The IRCP joins the CRIOBE in extending best wishes for the new year!
Since 2005, the Indo-Pacific Fish Conference (IPFC) has had the privilege of presenting the Bleeker Award, an award that honours individuals who have made significant contributions to the field of ichthyology in the Indo-Pacific. The award honours the memory of Pieter Bleeker, the late father of Indo-Pacific Ichthyology.
Organized by the CRIOBE, the 10th IPFC will be held in Papeete, Tahiti French Polynesia from 2-6 October 2017. Nominations for the 2017 Bleeker Awards are now open and will be presented to two ichthyologists for “an outstanding body of published work in Indo-Pacific ichthyology, with a focus on either on systematics or ecology”. The winners of Bleeker awards will have to give a talk about their research during the next IPFC in Tahiti.
More information here
The Institute for Pacific Coral Reefs (IRCP) and the CRIOBE will offer 4 grants in 2017 to young scientists – PhDs and Post-doctorates, under 35 years old – for research projects focused on the coral reefs of French Polynesia. Grants will be available to both French nationals and foreigners. To support the advancement of science in the Pacific, one of the four award recipients will come from the South Pacific Islands.
The IRCP scientific committee, including several members from the Pacific Community (SPC), will lead the selection process.
Each grant is valued at 4500 euros and will support:
Selected candidates will have 12 months from the time the award is granted to complete their research project. Within a month of completing fieldwork, the candidates will provide a preliminary report of their findings. The successful candidates will provide a final report, including at least one publication in a peer reviewed scientific journal of a high standard, in the following year. The grant should be mentioned in reports and publications under the name “IRCP – CRIOBE”.
To apply for the 2017 IRCP-CRIOBE grant, applicants must submit:
All applications must be received before 30 January 2017
Grant recipients will be announced 24 February 2017.
Replenishing Tetiaroa’s lagoon through capture, culture and restocking of fish and crustacean post-larvae (2015 – 2018)
By the CRIOBE
The present project plans to replenish the Tetiaroa lagoon by rearing and releasing fish and crustaceans caught at post-larval stage over 3 years. The marine post-larvae will be caught using nets set up on the reef crest of the atoll. The post-larvae will be kept in aquarium at Tetiaroa research center in cages or in the lagoon between 1 to 3 months according to species, and then released in the lagoon of Tetiaroa. Released fish and crustacean will be marked by external tags or implantations of magnetic bars in the flesh. This tagging will allow to estimate, several months after being released, the proportion of marine raised post-larvae involved in the adult stock of fish and crustaceans at Tetiaroa. The replenishment of fish and crustacean will be conducted in the different parts of the Marine Protected Area at Tetiaroa. Overall, the implementation of this project is part of a responsible approach of management of the resource in the context of sustainable development at Tetiaroa and is part of The Tetiaroa Sustainable and Conservation Plan.
The innovative character of the present project is due to the use of fish and crustaceans caught at post-larval stage to replenish Polynesian lagoons. Many studies have been done on the PCC to demonstrate that the capture and culture of post-larval fish and crustaceans is an economically viable technology for the international aquaculture and aquarium markets (Bell et al. 2009). Unfortunately, very few studies have been conducted to demonstrate that the PCC is an environmentally sustainable technique to replenish a coral lagoon (Grignon 2010). The present project therefore aims to fill this gap. Thus, our project will provide new understanding of the connectivity and recruitment of fish and crustacean populations among habitats in coral reefs, which will assist conservationists and reef managers concerned with maintaining biodiversity on coral reefs. If the recruitment potential of some coral islands has decreased due to natural or human stressors, the populations of reef organisms will continue their rapid decline, as compromised habitat selection at recruitment will mean that larvae fail to replace and to sustain the adult populations on the reefs. The present project aims to replenish Tetiaroa lagoon by rearing and releasing fish and crustaceans caught at post-larval stage with crest nets. Another innovative is the use of external/internal tags to identify reared fish and crustaceans in aquaria or cages and thus estimate the impact of replenishment on the adult stock at Tetiaroa. Lastly, there is no decentralized management model suitable for public areas such as the Tetiaroa lagoon. The integration of economic actors of Tetiaroa allows a direct participatory approach of the first users of the island that are present on the atoll on a regular basis and have a vested interest in the preserved resource. The identified models could be adapted to other islands. The fishermen community is supportive of the project which could provide a long term solution for overfishing area.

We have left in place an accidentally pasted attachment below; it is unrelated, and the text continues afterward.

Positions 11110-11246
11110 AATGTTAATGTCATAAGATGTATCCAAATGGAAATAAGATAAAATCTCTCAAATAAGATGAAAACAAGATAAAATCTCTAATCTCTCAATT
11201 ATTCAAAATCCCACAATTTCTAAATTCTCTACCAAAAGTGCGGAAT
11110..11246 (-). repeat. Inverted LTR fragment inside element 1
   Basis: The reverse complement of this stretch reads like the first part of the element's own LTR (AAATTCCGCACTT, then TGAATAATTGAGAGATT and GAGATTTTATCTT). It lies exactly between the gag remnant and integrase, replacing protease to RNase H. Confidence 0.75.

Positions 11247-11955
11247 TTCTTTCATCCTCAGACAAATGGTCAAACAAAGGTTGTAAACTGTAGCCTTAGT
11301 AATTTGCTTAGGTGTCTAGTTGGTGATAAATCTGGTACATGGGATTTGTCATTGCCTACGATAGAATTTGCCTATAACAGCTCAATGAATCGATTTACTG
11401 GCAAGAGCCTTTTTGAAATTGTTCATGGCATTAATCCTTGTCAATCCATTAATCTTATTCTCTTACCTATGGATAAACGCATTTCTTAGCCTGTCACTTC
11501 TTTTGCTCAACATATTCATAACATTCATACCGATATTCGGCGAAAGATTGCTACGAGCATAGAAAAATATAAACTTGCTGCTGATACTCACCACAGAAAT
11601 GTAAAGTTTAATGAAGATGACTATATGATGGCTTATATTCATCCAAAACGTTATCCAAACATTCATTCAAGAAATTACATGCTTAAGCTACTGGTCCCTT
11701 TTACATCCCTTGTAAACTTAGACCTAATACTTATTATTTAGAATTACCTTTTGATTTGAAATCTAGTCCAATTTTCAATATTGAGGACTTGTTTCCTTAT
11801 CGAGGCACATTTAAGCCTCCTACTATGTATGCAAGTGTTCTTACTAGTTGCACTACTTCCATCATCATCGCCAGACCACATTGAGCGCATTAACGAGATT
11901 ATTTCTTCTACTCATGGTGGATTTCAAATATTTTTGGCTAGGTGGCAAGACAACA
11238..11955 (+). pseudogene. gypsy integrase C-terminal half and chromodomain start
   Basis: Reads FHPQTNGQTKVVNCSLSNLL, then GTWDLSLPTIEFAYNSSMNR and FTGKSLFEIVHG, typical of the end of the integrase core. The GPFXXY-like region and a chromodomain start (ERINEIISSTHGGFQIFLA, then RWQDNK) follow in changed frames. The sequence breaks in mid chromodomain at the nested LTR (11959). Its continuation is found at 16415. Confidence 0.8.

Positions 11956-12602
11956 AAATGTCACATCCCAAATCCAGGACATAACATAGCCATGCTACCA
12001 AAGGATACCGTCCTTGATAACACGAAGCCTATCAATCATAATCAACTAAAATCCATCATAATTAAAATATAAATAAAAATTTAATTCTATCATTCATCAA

Free Download Here! (size 166 Mo)
The Marquesas, an archipelago of French Polynesia comprising a dozen oceanic islands, is one of the most isolated in the world. Its terrestrial and marine ecosystems and biodiversity are unique, with spectacular landscapes and many endemic plant and animal species, some of them are highly threatened. These particular ecological features, associated with a strong cultural authenticity, raise crucial management and conservation challenges and fully support inclusion of the archipelago on the mixed (natural and cultural) sites of the Unesco World Heritage List.
This book, comprising 22 chapters written by 74 local, national and international scientists and experts, provides the first comprehensive account of the terrestrial, freshwater and marine flora and fauna of the Marquesas, and their natural habitats. It will be invaluable to all biologists, naturalists, natural resource managers, visitors fond of this archipelago and above all the Marquesans themselves.
Having got an IRCP grant in 2011, Rynae G. Lanyon, from the University of South Pacific (USP) published her third article on fish brain in Animal Behavior journal, in collaboration with seven other scientists. After a work on the visual abilities of coral reef fish larvae, this is the lateralization process used in the visual recognition that is explored here: